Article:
Courtesy Brandy Jensen
IDAHO FALLS — The dancers of Idaho Ballet Theater are taking to the Colonial Theater stage in Idaho Falls this weekend to perform “Little Red Riding Hood.” (Click here for tickets.)
This family-friendly show is an original ballet that puts a non-traditional spin on the familiar Little Red Riding Hood story, focusing more on Red’s journey through the forest and her interactions with the woodland creatures. This relationship between humans and nature is something that the ballet’s writer/director Brandy Jensen has been interested in since her youth.
“I grew up doing a lot of backpacking, and I feel very comfortable in the woods,” Jensen said. “The wilderness is my favorite place to be but you have to be aware that you need to leave the animals alone, especially the big animals.”
The story of “Little Red Riding Hood” is driven by a misunderstanding between Red and a pack of wolves.
“This little distracted baby wolf is always getting separated from the pack, chasing all the other animals and ends up following Little Red Riding Hood,” said Jensen. “It eventually ends up getting Little Red Riding Hood’s cape and tears it all up. Then the wolves find this torn-up red cape and realize that Little Red Riding Hood must be associated with the baby wolf.”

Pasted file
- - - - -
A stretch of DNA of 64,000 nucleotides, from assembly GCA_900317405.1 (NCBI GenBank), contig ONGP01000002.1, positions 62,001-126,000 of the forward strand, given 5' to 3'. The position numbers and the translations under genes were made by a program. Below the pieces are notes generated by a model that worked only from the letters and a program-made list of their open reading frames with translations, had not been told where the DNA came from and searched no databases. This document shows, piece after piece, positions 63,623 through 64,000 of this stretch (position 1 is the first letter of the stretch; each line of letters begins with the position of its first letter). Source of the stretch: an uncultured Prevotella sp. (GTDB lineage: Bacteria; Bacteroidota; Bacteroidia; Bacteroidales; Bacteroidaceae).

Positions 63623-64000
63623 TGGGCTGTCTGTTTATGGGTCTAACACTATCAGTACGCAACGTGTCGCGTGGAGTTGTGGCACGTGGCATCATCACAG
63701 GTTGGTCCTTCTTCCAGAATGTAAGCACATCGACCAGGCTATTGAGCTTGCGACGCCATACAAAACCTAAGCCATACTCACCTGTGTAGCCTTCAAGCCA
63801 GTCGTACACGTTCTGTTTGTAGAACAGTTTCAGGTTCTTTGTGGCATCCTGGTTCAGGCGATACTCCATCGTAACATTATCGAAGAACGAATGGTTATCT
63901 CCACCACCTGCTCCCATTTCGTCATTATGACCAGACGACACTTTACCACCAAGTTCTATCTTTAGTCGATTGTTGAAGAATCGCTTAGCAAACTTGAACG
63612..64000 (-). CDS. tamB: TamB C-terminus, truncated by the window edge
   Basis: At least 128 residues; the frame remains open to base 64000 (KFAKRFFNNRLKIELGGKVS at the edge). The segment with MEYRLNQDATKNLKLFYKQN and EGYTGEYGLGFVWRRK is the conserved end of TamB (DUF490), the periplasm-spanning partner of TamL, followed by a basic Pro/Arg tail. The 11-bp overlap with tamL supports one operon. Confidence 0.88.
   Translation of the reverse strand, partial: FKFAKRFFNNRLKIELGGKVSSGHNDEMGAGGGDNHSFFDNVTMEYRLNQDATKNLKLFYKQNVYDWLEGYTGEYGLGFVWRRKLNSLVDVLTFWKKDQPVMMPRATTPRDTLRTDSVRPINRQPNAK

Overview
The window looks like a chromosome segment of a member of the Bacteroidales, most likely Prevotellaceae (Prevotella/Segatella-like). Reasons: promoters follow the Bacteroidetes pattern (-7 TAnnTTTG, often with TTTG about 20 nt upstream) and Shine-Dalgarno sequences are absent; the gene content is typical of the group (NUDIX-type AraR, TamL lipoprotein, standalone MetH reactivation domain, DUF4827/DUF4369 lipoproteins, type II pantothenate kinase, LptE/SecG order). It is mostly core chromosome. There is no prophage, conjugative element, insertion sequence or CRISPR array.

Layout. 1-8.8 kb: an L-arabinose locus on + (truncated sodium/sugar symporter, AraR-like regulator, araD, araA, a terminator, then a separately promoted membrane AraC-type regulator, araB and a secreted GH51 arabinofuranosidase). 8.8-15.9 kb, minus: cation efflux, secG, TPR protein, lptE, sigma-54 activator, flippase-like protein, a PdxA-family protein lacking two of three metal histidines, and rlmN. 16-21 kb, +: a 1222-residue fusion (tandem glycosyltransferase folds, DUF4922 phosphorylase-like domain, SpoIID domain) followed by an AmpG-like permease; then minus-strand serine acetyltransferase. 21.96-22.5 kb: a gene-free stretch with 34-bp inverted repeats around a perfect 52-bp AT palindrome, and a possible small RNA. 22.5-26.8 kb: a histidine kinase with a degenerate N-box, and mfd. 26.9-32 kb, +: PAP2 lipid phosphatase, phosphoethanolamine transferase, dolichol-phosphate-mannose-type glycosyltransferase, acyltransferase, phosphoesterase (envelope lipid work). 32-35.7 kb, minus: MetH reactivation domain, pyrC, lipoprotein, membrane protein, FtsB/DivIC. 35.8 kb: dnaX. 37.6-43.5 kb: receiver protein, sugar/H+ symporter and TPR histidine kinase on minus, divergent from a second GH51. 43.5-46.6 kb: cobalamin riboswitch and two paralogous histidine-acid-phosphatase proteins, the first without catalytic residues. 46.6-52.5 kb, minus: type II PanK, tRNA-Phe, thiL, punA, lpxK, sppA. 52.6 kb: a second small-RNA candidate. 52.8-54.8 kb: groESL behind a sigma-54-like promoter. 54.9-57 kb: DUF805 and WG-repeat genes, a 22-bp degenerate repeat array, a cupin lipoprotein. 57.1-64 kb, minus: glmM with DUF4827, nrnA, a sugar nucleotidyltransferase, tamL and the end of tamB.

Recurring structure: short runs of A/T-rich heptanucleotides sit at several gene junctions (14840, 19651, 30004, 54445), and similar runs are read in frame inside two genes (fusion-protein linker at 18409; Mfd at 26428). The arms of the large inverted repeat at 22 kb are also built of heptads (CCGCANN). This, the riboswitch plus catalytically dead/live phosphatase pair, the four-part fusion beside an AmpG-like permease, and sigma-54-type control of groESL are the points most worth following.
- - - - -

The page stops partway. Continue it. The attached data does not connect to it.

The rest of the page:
Jensen said that “Little Red Riding Hood” revolves around a number of ideas, including the bond the wolves have to their young and the idea that the woods aren’t a scary place to be.
“There’s always a mean witch in the woods, or there’s always a mean something in the woods, and everything in the woods is scary,” she said. “But actually, the woods are a pretty wonderful place. You just have to leave the baby animals alone.”
“The mom has confidence sending (Little Red Riding Hood) into the woods,” she added. “She’s not afraid that she won’t be ok and Little Red Riding Hood is not afraid, either. She’s fine and she’s happy and confident in that she’s going to Grandma’s house and she’s done that before.”
“Little Red Riding Hood” feature dancers ranging from ages 3 to 17. Jensen said that some scenes feature as many as 60 dancers on stage at the same time.
“The thing is that everyone is essential to the piece,” Jensen said. “It’s about the whole entire forest working together.”
Jensen said directing such big scenes is a process of teaching the individual groups of performers their choreography and adding them in layer by layer.
“For example, I have the trees and they learn their part first,” she said. “Then I add in the bunnies, then I add in the deer, then I add in the wolves after that … It’s like adding things little by little but all together, it’s like an orchestra because they’re all doing stuff at different times but it all has to work together.”
Jensen said that this ballet wouldn’t be possible without the hard work put in by the dancers.
“These ballerinas don’t get seen a lot,” she said. “But they work hard in the studio. They get to perform twice a year and they pour their hearts out working really hard in the studio. We have some really talented dancers and I wish I could show them off all the time.”
You can catch Idaho Ballet Theater’s production of “Little Red Riding Hood” this Friday and Saturday, May 5 and May 6, at 7 p.m. at the Colonial Theater in Idaho Falls. Click here for tickets.
Courtesy Idaho Ballet Theater Facebook
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